- Bo Peng, Eric Alcaide, Quentin Anthony, Alon Albalak, Samuel Arcadinho, Huanqi Cao, Xin Cheng, Michael Chung, Matteo Grella, Kranthi Kiran GV, Xuzheng He, Haowen Hou, Przemyslaw Kazienko, Jan Kocon, Jiaming Kong, Bartlomiej Koptyra, Hayden Lau, Krishna Sri Ipsit Mantri, Ferdinand Mom, Atsushi Saito, Xiangru Tang, Bolun Wang, Johan S. Wind, Stansilaw Wozniak, Ruichong Zhang, Zhenyuan Zhang, Qihang Zhao, Peng Zhou, Jian Zhu, Rui-Jie Zhu, "RWKV: Reinventing RNNs for the Transformer Era", arxiv:2305.13048
- Wangchunshu Zhou, Yuchen Eleanor Jiang, Peng Cui, Tiannan Wang, Zhenxin Xiao, Yifan Hou, Ryan Cotterell, Mrinmaya Sachan, "RecurrentGPT: Interactive Generation of (Arbitrarily) Long Text", arxiv:2305.13304

- To read, not otherwise (or not yet) categorized:
- Ekin Akyürek, Dale Schuurmans, Jacob Andreas, Tengyu Ma, Denny Zhou, "What learning algorithm is in-context learning? Investigations with linear models", arxiv:2211.15661
- Sina Alemohammad, Josue Casco-Rodriguez, Lorenzo Luzi, Ahmed Imtiaz Humayun, Hossein Babaei, Daniel LeJeune, Ali Siahkoohi, Richard G. Baraniuk, "Self-Consuming Generative Models Go MAD", arxiv:2307.01850
- Dzmitry Bahdanau, Kyunghyun Cho, Yoshua Bengio, "Neural Machine Translation by Jointly Learning to Align and Translate", arxiv:1409.0473 [Supposedly the first paper on "attention"]
- Nora Belrose, Zach Furman, Logan Smith, Danny Halawi, Igor Ostrovsky, Lev McKinney, Stella Biderman, Jacob Steinhardt, "Eliciting Latent Predictions from Transformers with the Tuned Lens", arxiv:2303.08112
- Andres M Bran, Sam Cox, Andrew D White, Philippe Schwaller, "ChemCrow: Augmenting large-language models with chemistry tools", arxiv:2304.05376
- Collin Burns, Haotian Ye, Dan Klein, Jacob Steinhardt, "Discovering Latent Knowledge in Language Models Without Supervision", arxiv:2212.03827 [Weird-sounding]
- Stephanie C.Y. Chan, Adam Santoro, Andrew K. Lampinen, Jane X. Wang, Aaditya Singh, Pierre H. Richemond, Jay McClelland, Felix Hill, "Data Distributional Properties Drive Emergent In-Context Learning in Transformers", arxiv:2205.05055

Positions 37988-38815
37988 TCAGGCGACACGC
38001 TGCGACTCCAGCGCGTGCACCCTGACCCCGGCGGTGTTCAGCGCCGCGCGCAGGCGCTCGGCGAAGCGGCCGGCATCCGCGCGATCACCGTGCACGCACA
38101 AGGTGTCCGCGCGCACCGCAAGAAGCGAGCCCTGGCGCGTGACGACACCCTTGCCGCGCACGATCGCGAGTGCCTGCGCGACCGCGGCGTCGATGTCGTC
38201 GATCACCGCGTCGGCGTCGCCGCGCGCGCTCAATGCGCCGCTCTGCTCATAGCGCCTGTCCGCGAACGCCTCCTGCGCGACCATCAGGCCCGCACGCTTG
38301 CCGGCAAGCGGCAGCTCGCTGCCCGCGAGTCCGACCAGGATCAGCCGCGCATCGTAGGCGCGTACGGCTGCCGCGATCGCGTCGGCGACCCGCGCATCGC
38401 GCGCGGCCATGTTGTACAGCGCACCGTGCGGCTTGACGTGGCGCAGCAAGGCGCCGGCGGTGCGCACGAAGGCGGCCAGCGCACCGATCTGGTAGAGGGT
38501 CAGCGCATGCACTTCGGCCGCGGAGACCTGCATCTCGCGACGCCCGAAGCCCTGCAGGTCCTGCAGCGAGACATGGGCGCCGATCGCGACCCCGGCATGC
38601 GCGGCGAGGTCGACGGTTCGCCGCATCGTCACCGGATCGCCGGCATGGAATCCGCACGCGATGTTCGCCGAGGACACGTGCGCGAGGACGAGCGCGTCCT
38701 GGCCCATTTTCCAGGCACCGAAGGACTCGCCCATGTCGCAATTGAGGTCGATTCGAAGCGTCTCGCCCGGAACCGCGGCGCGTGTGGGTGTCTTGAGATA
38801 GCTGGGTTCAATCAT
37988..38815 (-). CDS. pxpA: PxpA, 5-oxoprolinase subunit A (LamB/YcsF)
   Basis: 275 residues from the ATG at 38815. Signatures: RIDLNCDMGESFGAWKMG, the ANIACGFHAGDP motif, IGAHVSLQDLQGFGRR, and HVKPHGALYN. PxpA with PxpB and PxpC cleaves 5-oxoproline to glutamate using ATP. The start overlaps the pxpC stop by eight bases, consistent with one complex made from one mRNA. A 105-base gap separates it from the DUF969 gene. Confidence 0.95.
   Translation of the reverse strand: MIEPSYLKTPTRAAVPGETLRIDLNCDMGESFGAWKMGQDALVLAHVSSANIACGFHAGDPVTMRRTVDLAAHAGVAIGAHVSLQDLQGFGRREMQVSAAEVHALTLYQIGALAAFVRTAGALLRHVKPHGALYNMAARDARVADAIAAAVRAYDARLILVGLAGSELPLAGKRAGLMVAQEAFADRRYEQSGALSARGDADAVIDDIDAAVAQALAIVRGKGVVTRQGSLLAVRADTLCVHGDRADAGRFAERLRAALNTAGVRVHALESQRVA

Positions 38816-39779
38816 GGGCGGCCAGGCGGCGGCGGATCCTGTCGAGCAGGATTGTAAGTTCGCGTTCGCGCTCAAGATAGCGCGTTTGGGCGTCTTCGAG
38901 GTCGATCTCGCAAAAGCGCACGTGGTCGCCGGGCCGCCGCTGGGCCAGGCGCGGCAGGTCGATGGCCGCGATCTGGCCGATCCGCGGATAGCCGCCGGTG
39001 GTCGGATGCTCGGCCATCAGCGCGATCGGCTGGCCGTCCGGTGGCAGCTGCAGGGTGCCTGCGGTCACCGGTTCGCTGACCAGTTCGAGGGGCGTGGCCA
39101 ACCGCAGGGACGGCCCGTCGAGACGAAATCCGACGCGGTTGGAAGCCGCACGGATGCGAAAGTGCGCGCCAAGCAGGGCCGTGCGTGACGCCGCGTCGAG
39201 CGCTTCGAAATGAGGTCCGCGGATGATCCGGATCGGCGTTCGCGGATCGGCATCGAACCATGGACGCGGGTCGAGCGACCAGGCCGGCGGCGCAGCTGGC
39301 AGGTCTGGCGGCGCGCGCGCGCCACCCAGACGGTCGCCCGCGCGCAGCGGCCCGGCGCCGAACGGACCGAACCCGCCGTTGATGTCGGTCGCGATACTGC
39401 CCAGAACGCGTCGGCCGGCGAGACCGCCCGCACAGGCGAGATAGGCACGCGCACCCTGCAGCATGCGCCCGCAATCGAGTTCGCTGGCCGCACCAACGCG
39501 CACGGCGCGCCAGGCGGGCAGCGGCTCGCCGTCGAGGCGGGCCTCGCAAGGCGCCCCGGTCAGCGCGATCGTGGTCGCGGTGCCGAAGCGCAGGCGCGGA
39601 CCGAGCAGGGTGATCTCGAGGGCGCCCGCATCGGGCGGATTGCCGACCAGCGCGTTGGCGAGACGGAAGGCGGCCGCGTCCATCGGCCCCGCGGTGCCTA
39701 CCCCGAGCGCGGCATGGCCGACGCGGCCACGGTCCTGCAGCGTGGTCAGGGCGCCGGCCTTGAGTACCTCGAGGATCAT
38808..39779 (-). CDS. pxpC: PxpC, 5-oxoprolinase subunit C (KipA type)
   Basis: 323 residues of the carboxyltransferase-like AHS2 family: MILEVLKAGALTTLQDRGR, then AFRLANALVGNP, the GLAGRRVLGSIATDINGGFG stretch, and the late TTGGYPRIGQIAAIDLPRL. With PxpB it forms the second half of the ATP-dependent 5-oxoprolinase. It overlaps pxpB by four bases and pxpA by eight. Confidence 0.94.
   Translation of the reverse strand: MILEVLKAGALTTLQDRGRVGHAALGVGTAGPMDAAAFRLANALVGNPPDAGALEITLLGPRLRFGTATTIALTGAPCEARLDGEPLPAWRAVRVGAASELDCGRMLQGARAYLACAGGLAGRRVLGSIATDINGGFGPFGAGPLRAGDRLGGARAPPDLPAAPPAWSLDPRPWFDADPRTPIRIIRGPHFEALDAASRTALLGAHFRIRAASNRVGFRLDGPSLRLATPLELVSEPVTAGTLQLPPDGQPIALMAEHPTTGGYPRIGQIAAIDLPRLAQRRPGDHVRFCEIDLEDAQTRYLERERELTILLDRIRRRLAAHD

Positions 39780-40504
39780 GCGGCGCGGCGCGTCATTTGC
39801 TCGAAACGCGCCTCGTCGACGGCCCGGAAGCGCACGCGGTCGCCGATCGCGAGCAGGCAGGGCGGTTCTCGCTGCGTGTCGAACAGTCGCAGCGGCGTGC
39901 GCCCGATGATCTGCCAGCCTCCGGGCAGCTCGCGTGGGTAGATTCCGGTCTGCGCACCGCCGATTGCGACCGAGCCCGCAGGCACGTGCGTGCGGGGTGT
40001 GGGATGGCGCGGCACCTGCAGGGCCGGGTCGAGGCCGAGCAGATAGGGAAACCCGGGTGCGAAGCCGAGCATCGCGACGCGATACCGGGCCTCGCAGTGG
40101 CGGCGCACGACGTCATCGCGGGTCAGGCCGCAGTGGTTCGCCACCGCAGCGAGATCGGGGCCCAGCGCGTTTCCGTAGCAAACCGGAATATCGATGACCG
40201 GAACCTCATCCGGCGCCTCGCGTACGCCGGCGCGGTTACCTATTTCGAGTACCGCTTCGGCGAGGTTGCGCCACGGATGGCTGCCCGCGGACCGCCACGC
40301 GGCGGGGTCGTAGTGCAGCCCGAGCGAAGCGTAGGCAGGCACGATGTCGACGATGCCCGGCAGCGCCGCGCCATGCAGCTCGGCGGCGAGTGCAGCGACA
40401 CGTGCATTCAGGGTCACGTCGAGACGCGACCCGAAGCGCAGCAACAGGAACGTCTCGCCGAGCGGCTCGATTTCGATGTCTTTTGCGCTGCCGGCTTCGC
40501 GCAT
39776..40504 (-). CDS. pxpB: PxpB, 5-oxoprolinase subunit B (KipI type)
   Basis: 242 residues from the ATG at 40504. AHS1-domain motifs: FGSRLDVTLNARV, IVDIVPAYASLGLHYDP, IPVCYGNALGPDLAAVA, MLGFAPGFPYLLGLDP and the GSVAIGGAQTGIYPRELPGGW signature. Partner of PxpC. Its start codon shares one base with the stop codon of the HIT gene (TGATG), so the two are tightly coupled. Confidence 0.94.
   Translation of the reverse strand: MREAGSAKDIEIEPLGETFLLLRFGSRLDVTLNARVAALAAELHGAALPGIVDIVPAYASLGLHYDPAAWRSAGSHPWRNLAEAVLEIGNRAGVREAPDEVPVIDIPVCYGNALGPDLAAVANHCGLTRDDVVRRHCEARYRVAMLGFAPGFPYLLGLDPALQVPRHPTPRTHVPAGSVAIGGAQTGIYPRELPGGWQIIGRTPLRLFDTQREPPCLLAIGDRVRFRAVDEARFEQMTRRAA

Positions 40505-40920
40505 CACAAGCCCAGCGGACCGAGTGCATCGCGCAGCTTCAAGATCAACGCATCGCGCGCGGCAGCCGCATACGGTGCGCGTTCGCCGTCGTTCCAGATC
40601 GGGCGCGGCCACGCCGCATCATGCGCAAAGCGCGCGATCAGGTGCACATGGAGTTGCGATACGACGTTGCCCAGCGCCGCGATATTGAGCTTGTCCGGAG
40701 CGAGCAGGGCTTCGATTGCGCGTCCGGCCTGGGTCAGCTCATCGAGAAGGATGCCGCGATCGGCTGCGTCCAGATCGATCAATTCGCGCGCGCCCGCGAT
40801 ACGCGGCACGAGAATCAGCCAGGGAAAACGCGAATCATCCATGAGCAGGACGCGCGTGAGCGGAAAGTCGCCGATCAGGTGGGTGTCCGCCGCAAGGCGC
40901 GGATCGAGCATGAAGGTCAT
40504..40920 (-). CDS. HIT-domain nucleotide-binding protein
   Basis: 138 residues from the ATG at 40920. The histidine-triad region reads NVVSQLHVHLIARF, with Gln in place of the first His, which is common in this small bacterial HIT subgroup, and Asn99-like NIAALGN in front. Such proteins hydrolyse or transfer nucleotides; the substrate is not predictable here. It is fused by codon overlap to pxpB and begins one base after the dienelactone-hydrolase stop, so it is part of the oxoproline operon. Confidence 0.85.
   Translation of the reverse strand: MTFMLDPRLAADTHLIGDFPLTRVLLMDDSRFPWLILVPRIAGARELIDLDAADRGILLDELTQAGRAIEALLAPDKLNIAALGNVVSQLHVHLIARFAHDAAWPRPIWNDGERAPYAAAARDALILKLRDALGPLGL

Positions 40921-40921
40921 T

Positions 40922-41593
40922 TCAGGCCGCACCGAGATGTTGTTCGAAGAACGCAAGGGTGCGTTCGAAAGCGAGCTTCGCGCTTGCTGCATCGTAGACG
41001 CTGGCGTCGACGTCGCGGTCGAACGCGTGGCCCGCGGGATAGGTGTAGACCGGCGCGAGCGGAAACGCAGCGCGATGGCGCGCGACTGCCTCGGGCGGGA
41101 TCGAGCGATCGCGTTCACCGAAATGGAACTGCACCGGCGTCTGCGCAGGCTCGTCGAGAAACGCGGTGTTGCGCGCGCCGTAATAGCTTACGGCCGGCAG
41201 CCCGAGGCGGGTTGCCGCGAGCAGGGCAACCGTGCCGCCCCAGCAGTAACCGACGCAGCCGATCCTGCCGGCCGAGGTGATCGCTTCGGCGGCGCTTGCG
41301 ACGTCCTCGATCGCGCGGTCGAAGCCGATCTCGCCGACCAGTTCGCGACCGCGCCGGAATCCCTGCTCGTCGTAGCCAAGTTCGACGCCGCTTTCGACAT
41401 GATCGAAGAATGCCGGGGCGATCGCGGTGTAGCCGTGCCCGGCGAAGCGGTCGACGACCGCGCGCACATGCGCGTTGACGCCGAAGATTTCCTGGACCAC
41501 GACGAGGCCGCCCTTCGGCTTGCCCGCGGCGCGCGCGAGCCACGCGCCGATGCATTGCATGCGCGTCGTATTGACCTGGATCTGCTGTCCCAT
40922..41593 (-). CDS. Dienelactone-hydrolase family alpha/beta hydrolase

- Cerebras-GPT: A Family of Open, Compute-efficient, Large Language Models
- Grégoire Delétang, Anian Ruoss, Paul-Ambroise Duquenne, Elliot Catt, Tim Genewein, Christopher Mattern, Jordi Grau-Moya, Li Kevin Wenliang, Matthew Aitchison, Laurent Orseau, Marcus Hutter, Joel Veness, "Language Modeling Is Compression", arxiv:2309.10668 [From a quick skim, this is not
*quite*someone trying out my longed-for GLLZ, but closer than anything else I've seen.] - Vittoria Dentella, Elliot Murphy, Gary Marcus, Evelina Leivada, "Testing AI performance on less frequent aspects of language reveals insensitivity to underlying meaning", arxiv:2302.12313
- Yilun Du, Shuang Li, Antonio Torralba, Joshua B. Tenenbaum, Igor Mordatch, "Improving Factuality and Reasoning in Language Models through Multiagent Debate", arxiv:2305.14325
- Brandon Duderstadt, Hayden S. Helm, Carey E. Priebe, "Comparing Foundation Models using Data Kernels", arxiv:2305.05126
- Tolga Ergen, Behnam Neyshabur, Harsh Mehta, "Convexifying Transformers: Improving optimization and understanding of transformer networks", arxiv:2211.11052
- Hao Fang, Anusha Balakrishnan, Harsh Jhamtani, John Bufe, Jean Crawford, Jayant Krishnamurthy, Adam Pauls, Jason Eisner, Jacob Andreas, Dan Klein, "The Whole Truth and Nothing But the Truth: Faithful and Controllable Dialogue Response Generation with Dataflow Transduction and Constrained Decoding", arxiv:2209.07800
- Borjan Geshkovski, Cyril Letrouit, Yury Polyanskiy, Philippe Rigollet, "The emergence of clusters in self-attention dynamics", arxiv:2305.05465 [Interacting particle systems?!?]
- Mor Geva, Roei Schuster, Jonathan Berant, Omer Levy, "Transformer Feed-Forward Layers Are Key-Value Memories", arxiv:2012.14913
- Roger Grosse, Juhan Bae, Cem Anil, Nelson Elhage, Alex Tamkin, Amirhossein Tajdini, Benoit Steiner, Dustin Li, Esin Durmus, Ethan Perez, Evan Hubinger, Kamile Lukosiute, Karina Nguyen, Nicholas Joseph, Sam McCandlish, Jared Kaplan, Samuel R. Bowman, "Studying Large Language Model Generalization with Influence Functions", arxiv:2308.03296
- Michael Hassid, Hao Peng, Daniel Rotem, Jungo Kasai, Ivan Montero, Noah A. Smith, Roy Schwartz, "How Much Does Attention Actually Attend? Questioning the Importance of Attention in Pretrained Transformers", arxiv:2211.03495
- Di Jin, Zhijing Jin, Joey Tianyi Zhou, Peter Szolovits, "Is BERT Really Robust? A Strong Baseline for Natural Language Attack on Text Classification and Entailment", arxiv:1907.11932
- Jean Kaddour, Oscar Key, Piotr Nawrot, Pasquale Minervini, Matt J. Kusner, "No Train No Gain: Revisiting Efficient Training Algorithms For Transformer-based Language Models", arxiv:2307.06440
- Adam Tauman Kalai, Santosh S. Vempala, "Calibrated Language Models Must Hallucinate", arxiv:2311.14648
- Ben Krause, Emmanuel Kahembwe, Iain Murray, Steve Renals, "Dynamic Evaluation of Transformer Language Models", arxiv:1904.08378
- Brian Lester, Rami Al-Rfou and Noah Constant, "The Power of Scale for Parameter-Efficient Prompt Tuning", EMNLP 2021
- Zhen Lin, Shubhendu Trivedi, Jimeng Sun, "Generating with Confidence: Uncertainty Quantification for Black-box Large Language Models", arxiv:2305.19187